11.  For the purpose of qualifying for invalidity benefit, a person who is in the territory of the United States or Guernsey and

    (a)has satisfied the first contribution condition for sickness benefit using contributions under the laws of Guernsey only; and

    (b)has satisfied the second contribution condition for sickness benefit using relevant periods of coverage under the laws of either Party; and

    (c)is incapable of work, and has been so incapable throughout the qualifying period for invalidity benefit;

    shall be treated as if he had been entitled to sickness benefit throughout that period.

    For the purposes of sub-paragraph (b), each quarter of coverage credited under the laws of the United States in the relevant contribution year shall be treated as if it had been a contribution period of thirteen weeks completed as an employed or self-employed person in the relevant contribution year.

    12.  Where a person has satisfied the conditions set out in paragraph 11, the Competent Authority of Guernsey shall:

    (a)deem the contribution conditions for the payment of invalidity benefit satisfied provided that the periods of coverage under the laws of Guernsey total one qualifying year; and

    (b)calculate the amount of invalidity benefit to be paid, subject to paragraph 13, as being the proportion, not exceeding 100%, of the standard rate which the total number of contributions paid or credited in Guernsey during the prescribed period bears to the product of the number of years in that period and fifty: save that if the amount so calculated is less than one-twentieth of the standard rate, no benefit shall be payable.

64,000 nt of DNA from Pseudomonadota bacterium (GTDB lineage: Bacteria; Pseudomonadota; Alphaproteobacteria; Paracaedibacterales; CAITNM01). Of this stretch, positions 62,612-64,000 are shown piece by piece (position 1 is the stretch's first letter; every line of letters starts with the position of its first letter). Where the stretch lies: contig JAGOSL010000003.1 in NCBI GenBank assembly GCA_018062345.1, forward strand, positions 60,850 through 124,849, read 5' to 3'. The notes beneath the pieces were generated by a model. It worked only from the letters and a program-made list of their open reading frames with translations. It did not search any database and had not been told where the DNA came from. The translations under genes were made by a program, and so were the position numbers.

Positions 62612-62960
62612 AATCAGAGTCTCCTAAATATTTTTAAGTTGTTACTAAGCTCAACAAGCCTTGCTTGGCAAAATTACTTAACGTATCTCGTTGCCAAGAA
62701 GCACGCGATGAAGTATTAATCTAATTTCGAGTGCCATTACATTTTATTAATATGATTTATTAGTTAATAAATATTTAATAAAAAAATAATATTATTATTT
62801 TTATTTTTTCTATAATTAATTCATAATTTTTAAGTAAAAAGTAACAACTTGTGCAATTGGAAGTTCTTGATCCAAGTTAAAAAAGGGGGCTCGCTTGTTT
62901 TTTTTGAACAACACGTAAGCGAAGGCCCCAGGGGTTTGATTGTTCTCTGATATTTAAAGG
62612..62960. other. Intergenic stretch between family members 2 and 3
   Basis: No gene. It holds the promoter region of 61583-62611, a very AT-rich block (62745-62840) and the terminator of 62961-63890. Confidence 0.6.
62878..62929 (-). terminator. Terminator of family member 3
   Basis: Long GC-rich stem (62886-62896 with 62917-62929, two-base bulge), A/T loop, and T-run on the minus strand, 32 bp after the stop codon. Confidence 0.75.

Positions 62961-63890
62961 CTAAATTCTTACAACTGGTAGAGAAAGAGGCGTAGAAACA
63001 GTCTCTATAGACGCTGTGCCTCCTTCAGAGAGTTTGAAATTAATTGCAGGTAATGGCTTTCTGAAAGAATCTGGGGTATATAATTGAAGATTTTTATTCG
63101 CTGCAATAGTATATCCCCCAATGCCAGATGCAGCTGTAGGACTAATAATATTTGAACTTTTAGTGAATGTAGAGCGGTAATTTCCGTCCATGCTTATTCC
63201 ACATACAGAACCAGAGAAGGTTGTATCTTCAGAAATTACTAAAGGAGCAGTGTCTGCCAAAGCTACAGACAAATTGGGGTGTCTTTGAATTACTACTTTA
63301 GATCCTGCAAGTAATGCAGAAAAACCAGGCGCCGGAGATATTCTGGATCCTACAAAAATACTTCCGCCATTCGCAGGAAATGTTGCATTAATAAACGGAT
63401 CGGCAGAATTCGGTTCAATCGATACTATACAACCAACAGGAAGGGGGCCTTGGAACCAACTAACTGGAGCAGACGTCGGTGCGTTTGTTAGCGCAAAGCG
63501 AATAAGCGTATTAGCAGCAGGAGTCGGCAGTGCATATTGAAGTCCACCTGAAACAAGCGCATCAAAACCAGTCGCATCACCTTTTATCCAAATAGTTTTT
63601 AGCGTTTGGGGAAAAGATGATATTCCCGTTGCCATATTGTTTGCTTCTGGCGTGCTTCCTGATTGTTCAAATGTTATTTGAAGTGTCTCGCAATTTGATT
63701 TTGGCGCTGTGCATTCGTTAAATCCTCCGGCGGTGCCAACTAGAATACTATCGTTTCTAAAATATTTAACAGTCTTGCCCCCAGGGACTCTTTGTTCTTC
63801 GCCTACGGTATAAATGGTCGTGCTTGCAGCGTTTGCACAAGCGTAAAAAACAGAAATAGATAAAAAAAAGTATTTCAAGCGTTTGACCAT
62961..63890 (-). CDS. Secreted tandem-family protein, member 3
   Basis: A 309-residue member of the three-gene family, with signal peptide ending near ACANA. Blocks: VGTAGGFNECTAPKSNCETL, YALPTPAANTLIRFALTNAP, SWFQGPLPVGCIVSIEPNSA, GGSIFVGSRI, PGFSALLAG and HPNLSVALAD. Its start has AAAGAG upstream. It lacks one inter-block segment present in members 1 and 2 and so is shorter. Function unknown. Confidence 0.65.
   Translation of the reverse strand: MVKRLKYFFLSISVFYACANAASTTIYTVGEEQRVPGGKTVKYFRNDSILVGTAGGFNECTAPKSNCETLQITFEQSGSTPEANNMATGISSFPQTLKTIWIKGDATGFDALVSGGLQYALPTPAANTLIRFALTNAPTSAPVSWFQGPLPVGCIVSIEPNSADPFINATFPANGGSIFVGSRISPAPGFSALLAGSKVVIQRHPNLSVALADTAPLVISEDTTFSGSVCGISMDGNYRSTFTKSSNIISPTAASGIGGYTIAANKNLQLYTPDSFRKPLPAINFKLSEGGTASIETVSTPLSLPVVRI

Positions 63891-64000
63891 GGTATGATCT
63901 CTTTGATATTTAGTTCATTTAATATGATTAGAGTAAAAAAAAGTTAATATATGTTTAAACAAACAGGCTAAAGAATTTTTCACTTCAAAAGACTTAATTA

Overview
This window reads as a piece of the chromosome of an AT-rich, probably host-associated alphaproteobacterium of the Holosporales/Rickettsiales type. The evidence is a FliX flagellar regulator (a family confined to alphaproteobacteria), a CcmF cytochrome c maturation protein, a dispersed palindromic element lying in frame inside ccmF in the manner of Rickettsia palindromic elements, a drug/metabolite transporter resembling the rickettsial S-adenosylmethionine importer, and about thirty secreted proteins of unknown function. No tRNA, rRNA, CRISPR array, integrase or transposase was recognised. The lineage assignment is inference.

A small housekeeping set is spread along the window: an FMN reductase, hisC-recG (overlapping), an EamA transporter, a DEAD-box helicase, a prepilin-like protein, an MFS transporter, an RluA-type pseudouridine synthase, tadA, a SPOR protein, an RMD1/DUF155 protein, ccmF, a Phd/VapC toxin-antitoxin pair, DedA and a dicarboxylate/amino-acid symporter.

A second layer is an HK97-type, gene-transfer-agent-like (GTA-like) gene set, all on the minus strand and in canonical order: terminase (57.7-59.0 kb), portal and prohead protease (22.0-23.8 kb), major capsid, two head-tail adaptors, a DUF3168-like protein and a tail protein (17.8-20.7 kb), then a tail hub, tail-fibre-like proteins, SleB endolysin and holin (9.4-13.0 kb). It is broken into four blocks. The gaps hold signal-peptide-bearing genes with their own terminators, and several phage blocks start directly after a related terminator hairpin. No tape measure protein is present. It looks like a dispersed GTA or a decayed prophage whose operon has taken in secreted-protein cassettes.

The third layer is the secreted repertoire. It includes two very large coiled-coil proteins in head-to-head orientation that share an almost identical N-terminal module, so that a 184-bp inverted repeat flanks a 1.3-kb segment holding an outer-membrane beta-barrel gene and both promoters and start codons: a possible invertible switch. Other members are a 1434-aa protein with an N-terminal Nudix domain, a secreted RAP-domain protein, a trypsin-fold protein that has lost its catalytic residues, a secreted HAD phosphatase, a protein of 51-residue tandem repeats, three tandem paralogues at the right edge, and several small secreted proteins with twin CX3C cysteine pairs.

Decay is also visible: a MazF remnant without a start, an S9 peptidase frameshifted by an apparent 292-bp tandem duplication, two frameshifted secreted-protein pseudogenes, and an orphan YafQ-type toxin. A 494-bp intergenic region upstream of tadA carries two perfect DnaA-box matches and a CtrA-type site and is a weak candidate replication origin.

13.  Where a person is in Guernsey and

    (a)is entitled to invalidity benefit under the laws of Guernsey solely through the application of paragraphs 11 and 12, or has been entitled to such a benefit in relation to the claim in question solely through the application of those paragraphs; and

    (b)is in receipt of a disability benefit under the laws of the United States, whether or not by virtue of this Agreement;

    the amount of the invalidity benefit payable under the laws of Guernsey shall be reduced by the amount by which the aggregate of both benefits exceeds the standard rate of invalidity benefit under the laws of Guernsey.

    14.  No person in relation to whom invalidity benefit is payable under the provisions of this Agreement shall receive a contribution credit from Jersey or Guernsey unless present in Jersey or Guernsey, as the case may be.

    15.  Where a person’s periods of coverage under the laws of a part of the United Kingdom total less than one qualifying year, or one reckonable year, these periods shall be aggregated as if they had all been completed under the laws of any part of the territory of the United Kingdom under which a sickness benefit or an invalidity benefit is payable or would be payable if the periods were aggregated, or, where two such benefits are or would be payable, under the laws of that part which, at the date on which entitlement first arose or arises, is paying or would pay the greater amount. Where the aggregate of the periods of coverage is less than one qualifying year, or one reckonable year, this Article shall not apply.

    16.  Notwithstanding any other provision of this Article, a person in the territory of the United States who is subject to the laws on coverage of the United Kingdom by virtue of any of the Articles 4 to 6 of this Agreement and who satisfies the contribution conditions applicable to sickness benefit under those laws shall, for the purpose of determining his entitlement to invalidity benefit under those laws:

    (a)be treated as if he were in the territory of the United Kingdom; and

    (b)each day of incapacity for work while in the territory of the United States may, where appropriate, be treated as if it were a day for which he had received sickness benefit under the laws of the United Kingdom.

    17.  Any restriction which would otherwise be applicable under the laws of the United Kingdom in the rate of benefit payable to persons who are not ordinarily resident in the territory of the United Kingdom shall not apply to persons in the territory of the United States who are in receipt of invalidity benefit under the laws of the United Kingdom by virtue of the provisions of this Agreement.”.